The Chartered Institute of Taxation (CIOT) welcomes the Budget changes to the taxation of non-residents and foreign domiciliaries. These include changes to the day-counting rules, the general rebasing election for offshore trusts, the fact that the £30k will be creditable for US citizens, and the more sensible proposals on what constitutes a remittance. However, in welcoming these, the CIOT points out that the changes could easily have been avoided if proper consultation had been undertaken at the beginning of the process before the Government announced its proposals in the Pre-Budget Report (PBR).
John Barnett, Chairman of the CIOT’s Capital Taxes Sub-Committee, says: “HMRC has consulted extensively since the draft legislation was issued. The changes announced for offshore trusts and companies in the Budget are much more thought-out and targeted. In particular they ensure that commercial investment in the UK is not subjected to worse capital gains tax treatment than investment elsewhere, but foreign doms are still taxed on the benefits they receive in the UK in the way intended. That said, we think that more may need to be done to ensure that investment in the UK is also not penalised for income tax purposes."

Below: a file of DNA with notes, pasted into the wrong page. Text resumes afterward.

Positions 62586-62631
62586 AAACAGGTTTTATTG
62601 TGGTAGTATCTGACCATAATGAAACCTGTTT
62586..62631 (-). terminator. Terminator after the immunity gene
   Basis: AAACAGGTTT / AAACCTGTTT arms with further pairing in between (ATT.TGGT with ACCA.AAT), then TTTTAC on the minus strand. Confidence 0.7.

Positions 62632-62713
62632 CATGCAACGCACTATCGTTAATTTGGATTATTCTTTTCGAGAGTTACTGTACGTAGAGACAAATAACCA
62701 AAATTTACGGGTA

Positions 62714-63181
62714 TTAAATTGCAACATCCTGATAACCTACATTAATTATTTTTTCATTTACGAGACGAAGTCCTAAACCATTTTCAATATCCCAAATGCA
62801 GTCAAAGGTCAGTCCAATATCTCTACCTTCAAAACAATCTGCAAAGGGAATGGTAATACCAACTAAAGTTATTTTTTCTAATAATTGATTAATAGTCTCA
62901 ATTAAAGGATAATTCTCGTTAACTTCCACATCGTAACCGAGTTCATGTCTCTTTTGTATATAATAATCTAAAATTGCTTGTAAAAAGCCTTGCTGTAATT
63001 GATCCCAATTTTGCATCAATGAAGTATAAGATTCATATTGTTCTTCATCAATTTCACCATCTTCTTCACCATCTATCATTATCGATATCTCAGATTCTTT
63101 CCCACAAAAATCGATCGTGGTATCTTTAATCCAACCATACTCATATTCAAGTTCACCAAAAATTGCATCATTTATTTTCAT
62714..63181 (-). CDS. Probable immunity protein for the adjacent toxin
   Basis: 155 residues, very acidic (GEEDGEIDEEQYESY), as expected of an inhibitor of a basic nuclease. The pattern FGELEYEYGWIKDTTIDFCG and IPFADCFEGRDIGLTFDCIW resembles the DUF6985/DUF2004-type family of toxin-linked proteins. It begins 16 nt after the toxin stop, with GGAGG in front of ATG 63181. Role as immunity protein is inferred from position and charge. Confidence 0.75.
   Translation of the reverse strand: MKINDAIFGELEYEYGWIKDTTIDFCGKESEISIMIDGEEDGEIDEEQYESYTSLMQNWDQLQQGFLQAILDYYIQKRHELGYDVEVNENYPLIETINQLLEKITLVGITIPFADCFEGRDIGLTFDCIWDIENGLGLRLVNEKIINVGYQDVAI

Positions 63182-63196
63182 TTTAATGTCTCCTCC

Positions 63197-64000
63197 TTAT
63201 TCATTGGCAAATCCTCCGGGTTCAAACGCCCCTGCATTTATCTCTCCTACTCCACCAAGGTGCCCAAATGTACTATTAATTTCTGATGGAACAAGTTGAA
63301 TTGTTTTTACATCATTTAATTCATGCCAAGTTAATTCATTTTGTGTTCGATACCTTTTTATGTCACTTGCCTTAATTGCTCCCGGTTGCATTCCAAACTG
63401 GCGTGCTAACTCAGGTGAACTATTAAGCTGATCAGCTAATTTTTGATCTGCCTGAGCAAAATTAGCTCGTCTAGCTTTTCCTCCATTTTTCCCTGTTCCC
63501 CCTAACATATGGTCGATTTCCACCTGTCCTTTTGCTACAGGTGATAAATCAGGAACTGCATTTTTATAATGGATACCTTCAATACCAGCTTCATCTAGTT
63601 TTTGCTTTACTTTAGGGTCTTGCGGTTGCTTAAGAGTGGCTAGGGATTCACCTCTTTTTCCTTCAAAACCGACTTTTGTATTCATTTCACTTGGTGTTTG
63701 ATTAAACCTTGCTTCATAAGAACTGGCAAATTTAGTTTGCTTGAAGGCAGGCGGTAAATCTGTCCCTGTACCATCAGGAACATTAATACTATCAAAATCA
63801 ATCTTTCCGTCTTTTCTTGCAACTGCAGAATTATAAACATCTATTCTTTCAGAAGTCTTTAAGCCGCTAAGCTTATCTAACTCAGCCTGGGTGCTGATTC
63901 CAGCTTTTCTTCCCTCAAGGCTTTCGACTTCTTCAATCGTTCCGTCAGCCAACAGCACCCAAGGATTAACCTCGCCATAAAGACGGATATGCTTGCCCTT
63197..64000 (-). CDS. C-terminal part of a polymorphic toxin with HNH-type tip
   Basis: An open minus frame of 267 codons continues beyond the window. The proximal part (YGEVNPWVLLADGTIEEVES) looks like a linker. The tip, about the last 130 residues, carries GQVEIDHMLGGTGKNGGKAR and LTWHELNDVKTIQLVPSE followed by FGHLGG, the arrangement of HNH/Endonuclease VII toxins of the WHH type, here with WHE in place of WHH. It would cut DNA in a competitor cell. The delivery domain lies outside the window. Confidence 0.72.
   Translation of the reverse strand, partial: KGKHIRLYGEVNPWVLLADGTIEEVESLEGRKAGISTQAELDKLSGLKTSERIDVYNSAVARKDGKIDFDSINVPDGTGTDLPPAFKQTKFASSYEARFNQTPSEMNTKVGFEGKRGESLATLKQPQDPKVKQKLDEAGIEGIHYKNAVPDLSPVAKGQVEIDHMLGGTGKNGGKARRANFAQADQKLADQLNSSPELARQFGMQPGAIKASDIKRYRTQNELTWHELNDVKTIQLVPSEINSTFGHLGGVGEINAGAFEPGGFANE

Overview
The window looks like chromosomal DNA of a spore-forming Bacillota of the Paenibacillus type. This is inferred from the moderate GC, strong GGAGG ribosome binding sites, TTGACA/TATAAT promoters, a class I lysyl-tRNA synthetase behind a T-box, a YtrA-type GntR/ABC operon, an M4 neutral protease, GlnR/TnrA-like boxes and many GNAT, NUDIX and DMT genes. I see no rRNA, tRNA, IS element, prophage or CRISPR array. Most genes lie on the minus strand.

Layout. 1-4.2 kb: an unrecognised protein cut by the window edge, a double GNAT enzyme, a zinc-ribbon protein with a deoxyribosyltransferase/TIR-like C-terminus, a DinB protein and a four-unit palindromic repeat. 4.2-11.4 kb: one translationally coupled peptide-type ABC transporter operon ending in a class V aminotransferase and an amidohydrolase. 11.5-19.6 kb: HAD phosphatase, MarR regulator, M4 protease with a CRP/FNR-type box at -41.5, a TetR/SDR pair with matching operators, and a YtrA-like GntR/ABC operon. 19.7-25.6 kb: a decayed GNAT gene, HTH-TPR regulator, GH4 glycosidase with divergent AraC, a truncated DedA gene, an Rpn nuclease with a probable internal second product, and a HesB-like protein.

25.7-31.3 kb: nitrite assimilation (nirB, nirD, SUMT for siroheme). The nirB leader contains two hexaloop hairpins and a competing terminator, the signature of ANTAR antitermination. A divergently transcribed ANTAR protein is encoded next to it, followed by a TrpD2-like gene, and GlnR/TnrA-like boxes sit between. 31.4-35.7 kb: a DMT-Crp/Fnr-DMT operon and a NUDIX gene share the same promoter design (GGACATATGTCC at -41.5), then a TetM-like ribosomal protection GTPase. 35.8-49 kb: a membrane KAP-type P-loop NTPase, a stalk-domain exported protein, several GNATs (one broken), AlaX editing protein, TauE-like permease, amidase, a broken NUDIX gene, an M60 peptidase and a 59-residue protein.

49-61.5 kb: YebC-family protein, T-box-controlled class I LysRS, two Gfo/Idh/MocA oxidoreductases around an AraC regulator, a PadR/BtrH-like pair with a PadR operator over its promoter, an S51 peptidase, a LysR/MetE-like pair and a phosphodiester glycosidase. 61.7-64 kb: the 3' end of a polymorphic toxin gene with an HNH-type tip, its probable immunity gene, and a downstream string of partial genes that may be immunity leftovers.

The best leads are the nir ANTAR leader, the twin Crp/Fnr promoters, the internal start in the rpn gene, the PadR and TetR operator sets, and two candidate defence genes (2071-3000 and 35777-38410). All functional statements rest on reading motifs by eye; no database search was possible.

The CIOT believes there are still a large number of rough edges to the proposals. These include the retrospective nature of the charges where the source of income has ceased many years ago, the lack of detailed rules for mixed funds, and the continued lack of a proper statutory residence test. One of the worst remaining aspects of the proposals will be for low-earners, for instance seasonal agricultural workers from other parts of Europe. While they will now be allowed up to £2,000 of foreign income without jeopardising their tax position, as soon as their income exceeds this figure they may end up losing their personal allowance. The CIOT's LITRG continues to have serious concerns about individuals falling into this category.
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